Elections in a flashpoint state in north Sudan were credible despite some irregularities, the largest international observer mission said after the southern ruling party accused Khartoum of rigging the vote.
South Sudan voted to declare independence from Khartoum in a January referendum promised in a 2005 peace deal that ended decades of civil war with the north. The split is due in July.
The state of Southern Kordofan will stay with the north but analysts say any talk of election fraud could spark violence between supporters of the southern Sudan People’s Liberation Movement (SPLM) and the northern ruling National Congress Party (NCP), Reuters reports.
On Sunday, the National Election Commission in Khartoum said NCP candidate Ahmed Haroun — a man wanted by the International Criminal Court for war crimes in Darfur — had won the governor vote held more than two weeks ago.
The SPLM said the vote was rigged but the U.S. Carter Center, which has the largest international observer mission on the ground, said the election outcome was credible.
“Despite a climate of heightened insecurity and instances of procedural irregularities that removed an important safeguard of the process, South Kordofan’s elections were generally peaceful and credible,” it said in a statement.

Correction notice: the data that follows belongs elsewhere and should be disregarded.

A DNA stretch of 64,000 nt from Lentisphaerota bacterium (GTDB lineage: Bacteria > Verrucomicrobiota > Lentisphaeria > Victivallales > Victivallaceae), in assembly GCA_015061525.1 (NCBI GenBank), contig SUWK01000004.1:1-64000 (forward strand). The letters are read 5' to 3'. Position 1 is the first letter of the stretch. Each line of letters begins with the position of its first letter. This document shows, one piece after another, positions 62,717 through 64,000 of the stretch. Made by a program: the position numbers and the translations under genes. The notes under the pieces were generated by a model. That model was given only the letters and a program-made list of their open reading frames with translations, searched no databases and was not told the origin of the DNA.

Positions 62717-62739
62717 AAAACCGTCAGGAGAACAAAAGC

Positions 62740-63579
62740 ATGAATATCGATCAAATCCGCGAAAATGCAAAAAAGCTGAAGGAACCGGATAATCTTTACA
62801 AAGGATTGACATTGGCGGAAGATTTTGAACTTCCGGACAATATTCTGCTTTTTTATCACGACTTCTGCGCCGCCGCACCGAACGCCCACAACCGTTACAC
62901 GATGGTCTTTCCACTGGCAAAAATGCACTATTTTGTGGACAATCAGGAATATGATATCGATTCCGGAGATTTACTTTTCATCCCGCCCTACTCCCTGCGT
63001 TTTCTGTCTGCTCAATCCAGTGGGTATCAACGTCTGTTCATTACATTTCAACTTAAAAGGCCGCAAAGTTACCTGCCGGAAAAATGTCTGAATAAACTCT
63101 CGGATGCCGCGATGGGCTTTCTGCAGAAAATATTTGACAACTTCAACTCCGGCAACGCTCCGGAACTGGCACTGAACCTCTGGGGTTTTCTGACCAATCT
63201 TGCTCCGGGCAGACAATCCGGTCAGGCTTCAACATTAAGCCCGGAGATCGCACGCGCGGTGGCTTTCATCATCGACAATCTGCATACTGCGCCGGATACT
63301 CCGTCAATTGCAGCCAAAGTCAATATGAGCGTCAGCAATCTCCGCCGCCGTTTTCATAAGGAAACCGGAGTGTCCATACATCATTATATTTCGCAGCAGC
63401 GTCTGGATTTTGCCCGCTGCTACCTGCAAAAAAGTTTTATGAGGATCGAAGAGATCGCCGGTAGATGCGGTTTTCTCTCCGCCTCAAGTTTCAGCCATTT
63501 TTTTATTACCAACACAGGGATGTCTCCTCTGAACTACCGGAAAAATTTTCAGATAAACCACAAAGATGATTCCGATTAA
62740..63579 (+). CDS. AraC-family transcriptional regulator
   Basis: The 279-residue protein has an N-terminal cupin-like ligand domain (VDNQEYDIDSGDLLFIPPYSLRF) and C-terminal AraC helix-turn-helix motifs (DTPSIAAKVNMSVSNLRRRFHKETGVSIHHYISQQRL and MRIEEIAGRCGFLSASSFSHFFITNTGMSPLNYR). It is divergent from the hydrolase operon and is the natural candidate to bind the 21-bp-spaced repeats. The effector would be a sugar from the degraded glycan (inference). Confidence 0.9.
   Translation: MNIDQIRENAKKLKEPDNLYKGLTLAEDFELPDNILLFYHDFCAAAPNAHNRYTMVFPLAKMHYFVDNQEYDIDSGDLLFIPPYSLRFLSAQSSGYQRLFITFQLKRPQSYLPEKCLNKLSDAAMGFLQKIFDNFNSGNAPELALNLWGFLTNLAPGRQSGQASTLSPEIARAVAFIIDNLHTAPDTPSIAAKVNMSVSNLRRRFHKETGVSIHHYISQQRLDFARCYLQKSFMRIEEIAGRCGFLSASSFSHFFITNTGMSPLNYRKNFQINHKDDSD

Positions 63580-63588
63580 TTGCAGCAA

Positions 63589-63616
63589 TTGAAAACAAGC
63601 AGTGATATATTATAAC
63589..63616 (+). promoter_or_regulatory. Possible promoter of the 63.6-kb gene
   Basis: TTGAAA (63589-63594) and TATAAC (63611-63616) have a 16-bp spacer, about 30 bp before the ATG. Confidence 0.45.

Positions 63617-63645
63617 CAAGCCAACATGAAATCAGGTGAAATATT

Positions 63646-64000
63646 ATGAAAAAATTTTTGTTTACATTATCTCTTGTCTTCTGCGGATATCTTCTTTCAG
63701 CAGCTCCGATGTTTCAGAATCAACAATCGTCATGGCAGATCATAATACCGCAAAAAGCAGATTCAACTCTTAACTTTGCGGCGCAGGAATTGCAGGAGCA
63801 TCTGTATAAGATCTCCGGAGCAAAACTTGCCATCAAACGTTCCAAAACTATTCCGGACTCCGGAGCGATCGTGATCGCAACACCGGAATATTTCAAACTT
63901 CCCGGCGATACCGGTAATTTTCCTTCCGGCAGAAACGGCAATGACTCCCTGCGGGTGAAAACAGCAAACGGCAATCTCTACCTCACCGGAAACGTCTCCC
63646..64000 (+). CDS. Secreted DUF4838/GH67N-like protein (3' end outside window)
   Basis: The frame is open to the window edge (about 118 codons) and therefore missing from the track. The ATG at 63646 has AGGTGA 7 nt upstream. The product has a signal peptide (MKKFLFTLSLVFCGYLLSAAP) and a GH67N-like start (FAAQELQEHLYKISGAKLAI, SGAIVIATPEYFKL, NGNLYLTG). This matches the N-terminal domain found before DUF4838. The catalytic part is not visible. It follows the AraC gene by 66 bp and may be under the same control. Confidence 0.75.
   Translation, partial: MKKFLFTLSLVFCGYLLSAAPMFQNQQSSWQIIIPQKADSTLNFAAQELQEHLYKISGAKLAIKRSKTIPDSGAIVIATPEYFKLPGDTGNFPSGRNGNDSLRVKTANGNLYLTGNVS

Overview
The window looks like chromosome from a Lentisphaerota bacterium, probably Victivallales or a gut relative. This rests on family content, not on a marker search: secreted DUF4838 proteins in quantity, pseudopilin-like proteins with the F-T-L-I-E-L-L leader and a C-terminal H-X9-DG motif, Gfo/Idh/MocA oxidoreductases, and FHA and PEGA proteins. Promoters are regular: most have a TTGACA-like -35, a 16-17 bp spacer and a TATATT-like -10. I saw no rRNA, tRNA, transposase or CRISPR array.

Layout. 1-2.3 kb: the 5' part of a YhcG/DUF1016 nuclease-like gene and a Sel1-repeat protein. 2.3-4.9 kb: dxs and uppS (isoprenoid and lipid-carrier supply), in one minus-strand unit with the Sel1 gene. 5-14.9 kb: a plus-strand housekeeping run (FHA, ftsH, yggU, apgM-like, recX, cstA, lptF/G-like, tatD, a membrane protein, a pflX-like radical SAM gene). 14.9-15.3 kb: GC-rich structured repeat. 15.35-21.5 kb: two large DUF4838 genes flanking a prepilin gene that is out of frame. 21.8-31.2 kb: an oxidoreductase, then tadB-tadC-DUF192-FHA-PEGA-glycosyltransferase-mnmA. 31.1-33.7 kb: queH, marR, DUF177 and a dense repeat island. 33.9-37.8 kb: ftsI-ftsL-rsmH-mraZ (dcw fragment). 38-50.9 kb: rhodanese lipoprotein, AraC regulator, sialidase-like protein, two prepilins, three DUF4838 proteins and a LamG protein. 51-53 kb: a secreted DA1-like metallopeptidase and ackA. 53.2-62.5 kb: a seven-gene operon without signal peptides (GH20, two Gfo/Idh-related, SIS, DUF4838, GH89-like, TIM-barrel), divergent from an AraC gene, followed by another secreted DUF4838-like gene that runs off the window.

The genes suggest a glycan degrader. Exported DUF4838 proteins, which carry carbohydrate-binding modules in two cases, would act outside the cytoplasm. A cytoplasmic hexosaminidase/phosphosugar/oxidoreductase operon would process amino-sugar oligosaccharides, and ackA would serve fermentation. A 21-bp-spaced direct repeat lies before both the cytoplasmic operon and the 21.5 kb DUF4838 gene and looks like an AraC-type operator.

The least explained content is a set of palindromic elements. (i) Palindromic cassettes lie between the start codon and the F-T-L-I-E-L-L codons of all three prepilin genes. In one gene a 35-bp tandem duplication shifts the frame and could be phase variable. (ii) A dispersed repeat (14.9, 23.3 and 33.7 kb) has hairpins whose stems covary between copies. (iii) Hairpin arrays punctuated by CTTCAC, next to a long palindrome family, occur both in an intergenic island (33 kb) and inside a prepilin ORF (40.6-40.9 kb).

“The Carter Center did not observe systemic irregularities that would invalidate the results,” it said, adding that voting and counting had been conducted in a transparent way and under scrutiny of the main parties.
South Kordofan borders the south of Sudan and holds most of what will remain of the north’s oil output after the south splits away. It is also home to many fighters who sided against the north during the civil war.
Khartoum will lose of up to 75 percent of Sudan’s 500,000 barrels per day oil output when the south secedes on July 9. Southern Kordofan holds the most productive fields left in the north.
It is also important to Khartoum because it borders Darfur and the disputed, oil-producing Abyei region, another north-south flashpoint in the build-up to secession.
Bashir, also wanted by the International Criminal Court, held onto power in last year’s election and his NCP won an overwhelming victory in the north. The SPLM, which will stay an opposition party in the north, dominated the south.